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Demographic effects of extreme winter weather in the barn owl

Altwegg, Res, Roulin, Alexandre, Kestenholz, Matthias, Jenni, Lukas
Oecologia 2006 v.149 no.1 pp. 44-51
Tyto alba, adults, climate, environmental impact, juveniles, mortality, population dynamics, reproduction, variance, weather, winter, Switzerland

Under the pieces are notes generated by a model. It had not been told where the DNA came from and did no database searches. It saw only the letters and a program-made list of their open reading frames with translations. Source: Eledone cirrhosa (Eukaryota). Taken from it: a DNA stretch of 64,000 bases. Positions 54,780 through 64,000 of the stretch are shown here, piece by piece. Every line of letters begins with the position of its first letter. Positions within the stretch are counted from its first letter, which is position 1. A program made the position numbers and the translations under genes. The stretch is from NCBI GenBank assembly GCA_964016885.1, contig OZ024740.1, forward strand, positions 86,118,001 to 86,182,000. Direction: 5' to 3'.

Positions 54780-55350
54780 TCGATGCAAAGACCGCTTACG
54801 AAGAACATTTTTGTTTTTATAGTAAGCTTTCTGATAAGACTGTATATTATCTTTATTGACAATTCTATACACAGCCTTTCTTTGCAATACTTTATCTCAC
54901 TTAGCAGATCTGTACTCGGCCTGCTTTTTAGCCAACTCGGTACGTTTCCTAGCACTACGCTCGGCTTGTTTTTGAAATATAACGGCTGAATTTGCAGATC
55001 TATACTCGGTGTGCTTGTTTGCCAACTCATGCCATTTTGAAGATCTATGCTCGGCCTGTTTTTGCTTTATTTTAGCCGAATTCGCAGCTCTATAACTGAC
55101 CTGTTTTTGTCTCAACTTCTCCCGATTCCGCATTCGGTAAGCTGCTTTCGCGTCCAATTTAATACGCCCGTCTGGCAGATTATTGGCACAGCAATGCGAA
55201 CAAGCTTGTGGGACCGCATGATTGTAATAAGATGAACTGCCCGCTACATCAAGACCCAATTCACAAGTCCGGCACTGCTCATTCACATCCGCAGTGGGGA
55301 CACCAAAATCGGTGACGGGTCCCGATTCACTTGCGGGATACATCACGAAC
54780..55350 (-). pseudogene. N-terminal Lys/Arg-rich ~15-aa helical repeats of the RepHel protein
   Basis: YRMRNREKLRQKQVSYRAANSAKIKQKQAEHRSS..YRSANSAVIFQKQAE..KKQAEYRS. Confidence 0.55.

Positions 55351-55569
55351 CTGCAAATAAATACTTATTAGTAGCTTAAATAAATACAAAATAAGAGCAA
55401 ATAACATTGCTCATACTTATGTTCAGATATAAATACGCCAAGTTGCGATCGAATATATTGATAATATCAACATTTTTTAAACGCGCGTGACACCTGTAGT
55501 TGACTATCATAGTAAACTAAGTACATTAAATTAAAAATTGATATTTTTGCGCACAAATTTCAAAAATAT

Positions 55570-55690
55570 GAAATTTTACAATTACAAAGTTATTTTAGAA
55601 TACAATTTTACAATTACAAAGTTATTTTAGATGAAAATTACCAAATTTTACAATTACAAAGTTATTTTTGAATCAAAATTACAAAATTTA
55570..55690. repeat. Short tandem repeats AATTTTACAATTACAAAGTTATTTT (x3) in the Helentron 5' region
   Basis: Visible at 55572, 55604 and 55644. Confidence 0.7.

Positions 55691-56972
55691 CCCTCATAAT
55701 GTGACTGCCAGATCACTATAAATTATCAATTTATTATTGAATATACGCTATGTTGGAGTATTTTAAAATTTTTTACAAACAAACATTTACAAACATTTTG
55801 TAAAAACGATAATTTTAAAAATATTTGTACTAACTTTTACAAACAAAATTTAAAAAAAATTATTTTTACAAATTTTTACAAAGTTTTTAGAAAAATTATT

Extreme weather events can lead to immediate catastrophic mortality. Due to their rare occurrence, however, the long-term impacts of such events for ecological processes are unclear. We examined the effect of extreme winters on barn owl (Tyto alba) survival and reproduction in Switzerland over a 68-year period (~20 generations). This long-term data set allowed us to compare events that occurred only once in several decades to more frequent events. Winter harshness explained 17 and 49% of the variance in juvenile and adult survival, respectively, and the two harshest winters were associated with major population crashes caused by simultaneous low juvenile and adult survival. These two winters increased the correlation between juvenile and adult survival from 0.63 to 0.69. Overall, survival decreased non-linearly with increasing winter harshness in adults, and linearly in juveniles. In contrast, brood size was not related to the harshness of the preceding winter. Our results thus reveal complex interactions between climate and demography. The relationship between weather and survival observed during regular years is likely to underestimate the importance of climate variation for population dynamics.